Other than the on-screen scrolling message accompanying the initial activation, the Federal Communications System EAS TV Handbook - 2007 does not include any sort of visual element. Under the SAME protocol, precise emergency information would be delivered aurally.

[edit]EAS headerEdit

Because the header lacks error detection codes, it is repeated three times for redundancy. However, the repetition of the data can itself be considered an error detection and correction code—like any error detection or correction code, it adds redundant information to the signal in order to make errors identifiable. EAS decoders compare the received headers against one another, looking for an exact match between any two, eliminating most errors which can cause an activation to fail. The decoder then decides whether to ignore the message or to relay it on the air if the message applies to the local area served by the station (following parameters set by the broadcaster).
The SAME header bursts are followed by an [4] attention signal (help·info) which lasts between eight and 25 seconds, depending on the originating station. The tone is [5] 1050 Hz (help·info) on a NOAA Weather Radio station, while on commercial broadcast stations, it consists of a "two tone" combination of 853 Hz and 960 Hz sine waves and is the same attention signal used by the older Emergency Broadcast System. The "two tone" system is no longer required as of 1998 and is to be used only for audio alerts before EAS messages.[6] Like the EBS, the attention signal is followed by a voice message describing the details of the alert.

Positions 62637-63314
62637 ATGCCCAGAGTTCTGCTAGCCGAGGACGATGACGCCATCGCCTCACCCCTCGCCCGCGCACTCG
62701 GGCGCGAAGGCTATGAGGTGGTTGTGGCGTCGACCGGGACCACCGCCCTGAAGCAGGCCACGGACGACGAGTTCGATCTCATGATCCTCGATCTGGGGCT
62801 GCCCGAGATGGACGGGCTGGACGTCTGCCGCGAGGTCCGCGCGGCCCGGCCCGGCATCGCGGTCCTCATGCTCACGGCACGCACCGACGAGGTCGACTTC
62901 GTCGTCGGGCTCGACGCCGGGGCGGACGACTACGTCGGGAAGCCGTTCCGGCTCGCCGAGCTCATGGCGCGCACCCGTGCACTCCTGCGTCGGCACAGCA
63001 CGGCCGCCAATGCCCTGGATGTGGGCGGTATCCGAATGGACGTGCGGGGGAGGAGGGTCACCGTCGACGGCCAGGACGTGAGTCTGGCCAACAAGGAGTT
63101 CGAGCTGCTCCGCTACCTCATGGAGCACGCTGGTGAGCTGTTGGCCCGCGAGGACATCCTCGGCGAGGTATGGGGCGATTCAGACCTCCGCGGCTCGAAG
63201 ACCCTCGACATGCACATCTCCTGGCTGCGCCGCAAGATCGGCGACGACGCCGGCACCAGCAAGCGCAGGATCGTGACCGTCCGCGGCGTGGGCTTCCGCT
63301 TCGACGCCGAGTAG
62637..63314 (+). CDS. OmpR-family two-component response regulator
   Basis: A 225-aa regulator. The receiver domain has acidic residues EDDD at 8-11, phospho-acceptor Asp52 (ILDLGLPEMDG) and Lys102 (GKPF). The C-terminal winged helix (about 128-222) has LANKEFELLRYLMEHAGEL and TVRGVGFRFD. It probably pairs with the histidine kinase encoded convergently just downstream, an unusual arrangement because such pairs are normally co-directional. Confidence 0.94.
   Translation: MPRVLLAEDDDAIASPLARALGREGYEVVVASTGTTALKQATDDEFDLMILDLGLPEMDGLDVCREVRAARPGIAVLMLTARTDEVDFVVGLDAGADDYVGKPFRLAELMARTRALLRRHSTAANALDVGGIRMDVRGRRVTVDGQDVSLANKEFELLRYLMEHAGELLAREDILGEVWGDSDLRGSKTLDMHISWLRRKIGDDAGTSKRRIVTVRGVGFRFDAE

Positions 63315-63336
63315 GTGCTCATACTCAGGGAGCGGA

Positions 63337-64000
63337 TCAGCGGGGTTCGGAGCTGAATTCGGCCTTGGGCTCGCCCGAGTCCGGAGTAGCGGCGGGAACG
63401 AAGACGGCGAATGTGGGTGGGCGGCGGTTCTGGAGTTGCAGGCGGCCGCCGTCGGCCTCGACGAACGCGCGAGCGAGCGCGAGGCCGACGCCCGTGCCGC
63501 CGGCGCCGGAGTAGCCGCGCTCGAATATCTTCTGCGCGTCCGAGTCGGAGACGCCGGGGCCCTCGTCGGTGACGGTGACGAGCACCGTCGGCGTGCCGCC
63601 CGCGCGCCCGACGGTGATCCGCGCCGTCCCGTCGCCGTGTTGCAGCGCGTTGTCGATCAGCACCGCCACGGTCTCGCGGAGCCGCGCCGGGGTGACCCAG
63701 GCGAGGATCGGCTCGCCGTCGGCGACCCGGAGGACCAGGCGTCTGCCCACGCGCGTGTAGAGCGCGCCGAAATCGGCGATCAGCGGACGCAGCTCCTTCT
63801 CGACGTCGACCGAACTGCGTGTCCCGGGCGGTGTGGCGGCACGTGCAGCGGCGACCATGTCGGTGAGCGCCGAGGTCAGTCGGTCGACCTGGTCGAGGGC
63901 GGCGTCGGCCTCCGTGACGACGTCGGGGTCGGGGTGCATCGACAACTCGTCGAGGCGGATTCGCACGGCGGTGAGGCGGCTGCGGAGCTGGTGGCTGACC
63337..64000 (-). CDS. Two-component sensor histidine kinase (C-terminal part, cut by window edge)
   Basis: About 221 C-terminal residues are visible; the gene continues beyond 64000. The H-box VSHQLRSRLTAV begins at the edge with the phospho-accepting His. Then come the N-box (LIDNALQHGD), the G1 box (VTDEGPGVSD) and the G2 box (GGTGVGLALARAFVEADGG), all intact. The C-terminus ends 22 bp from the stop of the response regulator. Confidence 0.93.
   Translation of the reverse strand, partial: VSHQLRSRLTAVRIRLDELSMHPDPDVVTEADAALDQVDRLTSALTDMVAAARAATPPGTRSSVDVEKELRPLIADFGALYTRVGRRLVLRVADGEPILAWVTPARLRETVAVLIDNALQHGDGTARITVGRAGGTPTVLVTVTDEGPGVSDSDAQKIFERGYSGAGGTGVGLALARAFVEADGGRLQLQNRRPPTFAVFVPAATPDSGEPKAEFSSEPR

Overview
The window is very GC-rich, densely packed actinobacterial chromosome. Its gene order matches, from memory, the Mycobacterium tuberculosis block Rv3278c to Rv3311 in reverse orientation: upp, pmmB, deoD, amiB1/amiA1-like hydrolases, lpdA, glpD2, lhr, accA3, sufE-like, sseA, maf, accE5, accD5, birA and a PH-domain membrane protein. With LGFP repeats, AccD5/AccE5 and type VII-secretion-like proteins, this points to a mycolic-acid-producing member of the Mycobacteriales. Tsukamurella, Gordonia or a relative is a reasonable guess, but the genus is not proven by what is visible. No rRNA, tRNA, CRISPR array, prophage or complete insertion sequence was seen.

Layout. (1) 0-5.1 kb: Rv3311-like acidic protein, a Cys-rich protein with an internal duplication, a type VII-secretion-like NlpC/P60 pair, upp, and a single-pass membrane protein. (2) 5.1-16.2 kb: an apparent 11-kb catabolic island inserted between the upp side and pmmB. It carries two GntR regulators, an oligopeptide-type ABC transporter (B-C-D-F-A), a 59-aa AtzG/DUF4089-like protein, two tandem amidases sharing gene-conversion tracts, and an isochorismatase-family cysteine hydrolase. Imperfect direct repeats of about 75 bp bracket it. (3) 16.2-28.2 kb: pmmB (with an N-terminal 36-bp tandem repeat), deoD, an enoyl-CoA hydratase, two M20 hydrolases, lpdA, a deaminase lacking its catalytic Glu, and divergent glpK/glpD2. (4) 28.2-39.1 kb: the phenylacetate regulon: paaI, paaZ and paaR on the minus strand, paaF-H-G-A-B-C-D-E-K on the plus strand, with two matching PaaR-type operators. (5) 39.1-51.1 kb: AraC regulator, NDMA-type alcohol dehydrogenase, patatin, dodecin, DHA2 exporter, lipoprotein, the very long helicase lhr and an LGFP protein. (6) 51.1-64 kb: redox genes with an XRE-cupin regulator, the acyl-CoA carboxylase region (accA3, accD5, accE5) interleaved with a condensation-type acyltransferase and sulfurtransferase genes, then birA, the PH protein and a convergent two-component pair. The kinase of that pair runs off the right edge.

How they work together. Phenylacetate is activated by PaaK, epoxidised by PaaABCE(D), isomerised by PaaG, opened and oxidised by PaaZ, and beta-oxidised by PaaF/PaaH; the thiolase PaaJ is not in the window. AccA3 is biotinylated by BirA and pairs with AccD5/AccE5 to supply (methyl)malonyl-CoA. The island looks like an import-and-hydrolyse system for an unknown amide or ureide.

[6][7]A Gorman-Redlich rack mounted CAP-to-EAS converter which translates CAP formatted alerts into EAS headers. The message ends with three bursts of the AFSK "EOM", or End of Message, which is the text NNNN, preceded each time by the binary10101011 calibration.

The White House has endorsed the migration to the Common Alerting Protocol (CAP) and FEMA is in the process of testing implementation.[7][8]

Station RequirementsEdit

.The FCC requires all broadcast stations to install and maintain EAS decoders and encoders at their control points. These decoders continuously monitor the signals from other nearby broadcast stations for EAS messages. For reliability, at least two other source stations must be monitored, one of which must be a designated local primary. Stations are to retain the latest version of the EAS handbook.

Stations are required by law to keep full logs of all received and transmitted EAS messages. Logs may be kept by hand but are usually kept automatically by a small receipt printer in the encoder/decoder unit. Logs may also be kept electronically inside the unit as long as there is access to an external printer or method to transfer them to a personal computer.